By Edgar Rice Burroughs

Page 98




I searched about the spot carefully. At last I was rewarded by the
discovery of her javelin, a few yards from the bush that had concealed
us from the charging thag--her javelin and the indications of a
struggle revealed by the trampled vegetation and the overlapping
footprints of a woman and a man. Filled with consternation and dismay,
I followed these latter to where they suddenly disappeared a hundred
yards from where the struggle had occurred. There I saw the huge
imprints of a lidi's feet.

The story of the tragedy was all too plain. A Thurian had either been
following us, or had accidentally espied Dian and taken a fancy to her.
While Juag and I had been engaged with the thag, he had abducted her.
I ran swiftly back to where Juag was working over the kill. As I
approached him I saw that something was wrong in this quarter as well,
for the islander was standing upon the carcass of the thag, his javelin
poised for a throw.

When I had come nearer I saw the cause of his belligerent attitude.
Just beyond him stood two large jaloks, or wolf-dogs, regarding him
intently--a male and a female. Their behavior was rather peculiar, for
they did not seem preparing to charge him. Rather, they were
contemplating him in an attitude of questioning.

Juag heard me coming and turned toward me with a grin. These fellows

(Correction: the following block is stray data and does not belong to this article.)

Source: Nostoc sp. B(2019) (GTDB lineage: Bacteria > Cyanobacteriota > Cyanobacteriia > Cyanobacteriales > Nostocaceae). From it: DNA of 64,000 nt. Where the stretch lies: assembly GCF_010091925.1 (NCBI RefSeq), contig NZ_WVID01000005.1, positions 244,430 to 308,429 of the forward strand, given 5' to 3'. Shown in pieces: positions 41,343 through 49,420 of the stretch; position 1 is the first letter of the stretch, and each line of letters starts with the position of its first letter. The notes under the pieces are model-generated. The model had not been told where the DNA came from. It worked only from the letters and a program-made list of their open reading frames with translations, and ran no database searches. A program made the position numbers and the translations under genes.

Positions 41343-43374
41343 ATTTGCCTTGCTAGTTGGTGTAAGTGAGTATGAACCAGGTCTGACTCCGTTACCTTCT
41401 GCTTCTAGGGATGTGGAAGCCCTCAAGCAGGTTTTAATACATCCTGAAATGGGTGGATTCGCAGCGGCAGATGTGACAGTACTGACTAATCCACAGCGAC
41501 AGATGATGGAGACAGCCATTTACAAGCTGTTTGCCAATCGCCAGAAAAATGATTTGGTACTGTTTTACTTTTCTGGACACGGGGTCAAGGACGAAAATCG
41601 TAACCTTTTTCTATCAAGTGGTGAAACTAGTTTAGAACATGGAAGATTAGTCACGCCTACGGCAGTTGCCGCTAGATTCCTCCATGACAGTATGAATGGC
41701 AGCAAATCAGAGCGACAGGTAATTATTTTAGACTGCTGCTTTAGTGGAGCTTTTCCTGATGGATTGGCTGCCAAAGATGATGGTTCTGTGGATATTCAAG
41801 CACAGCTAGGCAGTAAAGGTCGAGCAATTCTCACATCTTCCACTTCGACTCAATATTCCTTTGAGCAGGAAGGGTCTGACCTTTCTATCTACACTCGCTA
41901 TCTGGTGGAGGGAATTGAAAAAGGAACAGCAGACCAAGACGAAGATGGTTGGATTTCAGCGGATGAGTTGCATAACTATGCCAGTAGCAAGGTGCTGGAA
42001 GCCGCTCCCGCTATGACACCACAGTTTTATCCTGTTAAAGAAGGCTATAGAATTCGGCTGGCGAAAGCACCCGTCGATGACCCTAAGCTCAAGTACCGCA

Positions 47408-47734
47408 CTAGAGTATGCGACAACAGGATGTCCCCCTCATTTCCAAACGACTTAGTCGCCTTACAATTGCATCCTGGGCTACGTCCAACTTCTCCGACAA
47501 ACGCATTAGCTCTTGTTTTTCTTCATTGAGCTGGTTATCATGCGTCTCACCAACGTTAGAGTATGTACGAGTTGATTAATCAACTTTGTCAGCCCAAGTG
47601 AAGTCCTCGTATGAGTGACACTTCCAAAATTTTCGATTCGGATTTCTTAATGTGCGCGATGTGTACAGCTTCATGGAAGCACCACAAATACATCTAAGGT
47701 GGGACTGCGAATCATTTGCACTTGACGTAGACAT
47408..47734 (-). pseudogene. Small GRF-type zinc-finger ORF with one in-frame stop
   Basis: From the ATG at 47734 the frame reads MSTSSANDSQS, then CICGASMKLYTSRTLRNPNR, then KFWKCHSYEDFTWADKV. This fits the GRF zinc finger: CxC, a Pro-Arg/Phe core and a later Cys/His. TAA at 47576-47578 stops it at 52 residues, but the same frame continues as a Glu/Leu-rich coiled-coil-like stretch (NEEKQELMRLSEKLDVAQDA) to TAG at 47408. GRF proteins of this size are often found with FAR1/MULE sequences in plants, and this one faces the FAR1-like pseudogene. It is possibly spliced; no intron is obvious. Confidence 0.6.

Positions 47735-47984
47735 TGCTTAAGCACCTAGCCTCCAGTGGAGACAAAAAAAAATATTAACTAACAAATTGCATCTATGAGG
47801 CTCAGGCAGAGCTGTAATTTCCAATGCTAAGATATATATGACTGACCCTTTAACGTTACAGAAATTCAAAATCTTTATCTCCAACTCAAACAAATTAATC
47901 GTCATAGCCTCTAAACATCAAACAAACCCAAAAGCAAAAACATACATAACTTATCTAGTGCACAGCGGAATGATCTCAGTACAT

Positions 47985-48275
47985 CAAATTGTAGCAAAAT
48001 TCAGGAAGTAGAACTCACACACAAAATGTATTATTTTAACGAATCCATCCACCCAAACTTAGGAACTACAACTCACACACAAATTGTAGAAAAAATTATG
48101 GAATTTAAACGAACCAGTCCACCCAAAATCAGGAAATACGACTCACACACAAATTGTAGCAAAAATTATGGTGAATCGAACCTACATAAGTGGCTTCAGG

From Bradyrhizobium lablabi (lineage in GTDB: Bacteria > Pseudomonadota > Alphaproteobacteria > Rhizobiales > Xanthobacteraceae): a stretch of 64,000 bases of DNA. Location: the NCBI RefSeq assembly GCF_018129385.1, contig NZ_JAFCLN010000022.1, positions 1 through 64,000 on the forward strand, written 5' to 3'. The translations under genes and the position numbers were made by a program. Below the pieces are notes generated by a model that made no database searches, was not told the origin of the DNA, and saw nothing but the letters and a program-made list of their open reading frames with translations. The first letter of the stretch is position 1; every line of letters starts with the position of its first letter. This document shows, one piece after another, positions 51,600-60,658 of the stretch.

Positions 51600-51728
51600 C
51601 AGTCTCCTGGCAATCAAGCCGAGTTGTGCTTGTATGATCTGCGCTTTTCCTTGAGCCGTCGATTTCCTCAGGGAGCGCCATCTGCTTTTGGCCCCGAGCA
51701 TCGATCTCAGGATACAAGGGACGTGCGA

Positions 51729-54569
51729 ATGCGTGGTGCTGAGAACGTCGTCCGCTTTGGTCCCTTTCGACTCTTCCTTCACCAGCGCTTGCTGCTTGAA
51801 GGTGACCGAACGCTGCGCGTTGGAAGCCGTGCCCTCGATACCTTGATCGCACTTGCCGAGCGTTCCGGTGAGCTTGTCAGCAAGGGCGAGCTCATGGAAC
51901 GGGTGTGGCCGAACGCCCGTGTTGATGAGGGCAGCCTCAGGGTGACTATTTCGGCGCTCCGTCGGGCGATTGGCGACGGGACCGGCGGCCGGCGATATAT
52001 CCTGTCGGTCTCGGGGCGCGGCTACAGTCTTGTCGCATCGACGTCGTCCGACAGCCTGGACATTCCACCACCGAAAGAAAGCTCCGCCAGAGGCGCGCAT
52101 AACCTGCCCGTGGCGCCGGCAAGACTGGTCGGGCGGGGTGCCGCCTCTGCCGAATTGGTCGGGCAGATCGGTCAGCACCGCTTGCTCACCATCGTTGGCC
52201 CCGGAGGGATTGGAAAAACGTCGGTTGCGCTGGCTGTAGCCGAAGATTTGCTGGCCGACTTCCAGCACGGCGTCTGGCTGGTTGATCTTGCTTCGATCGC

love excitement. I could see by his expression that he was enjoying in
anticipation the battle that seemed imminent. But he never hurled his
javelin. A shout of warning from me stopped him, for I had seen the
remnants of a rope dangling from the neck of the male jalok.

Juag again turned toward me, but this time in surprise. I was abreast
him in a moment and, passing him, walked straight toward the two
beasts. As I did so the female crouched with bared fangs. The male,
however, leaped forward to meet me, not in deadly charge, but with
every expression of delight and joy which the poor animal could exhibit.

It was Raja--the jalok whose life I had saved, and whom I then had
tamed! There was no doubt that he was glad to see me. I now think that
his seeming desertion of me had been but due to a desire to search out
his ferocious mate and bring her, too, to live with me.

When Juag saw me fondling the great beast he was filled with
consternation, but

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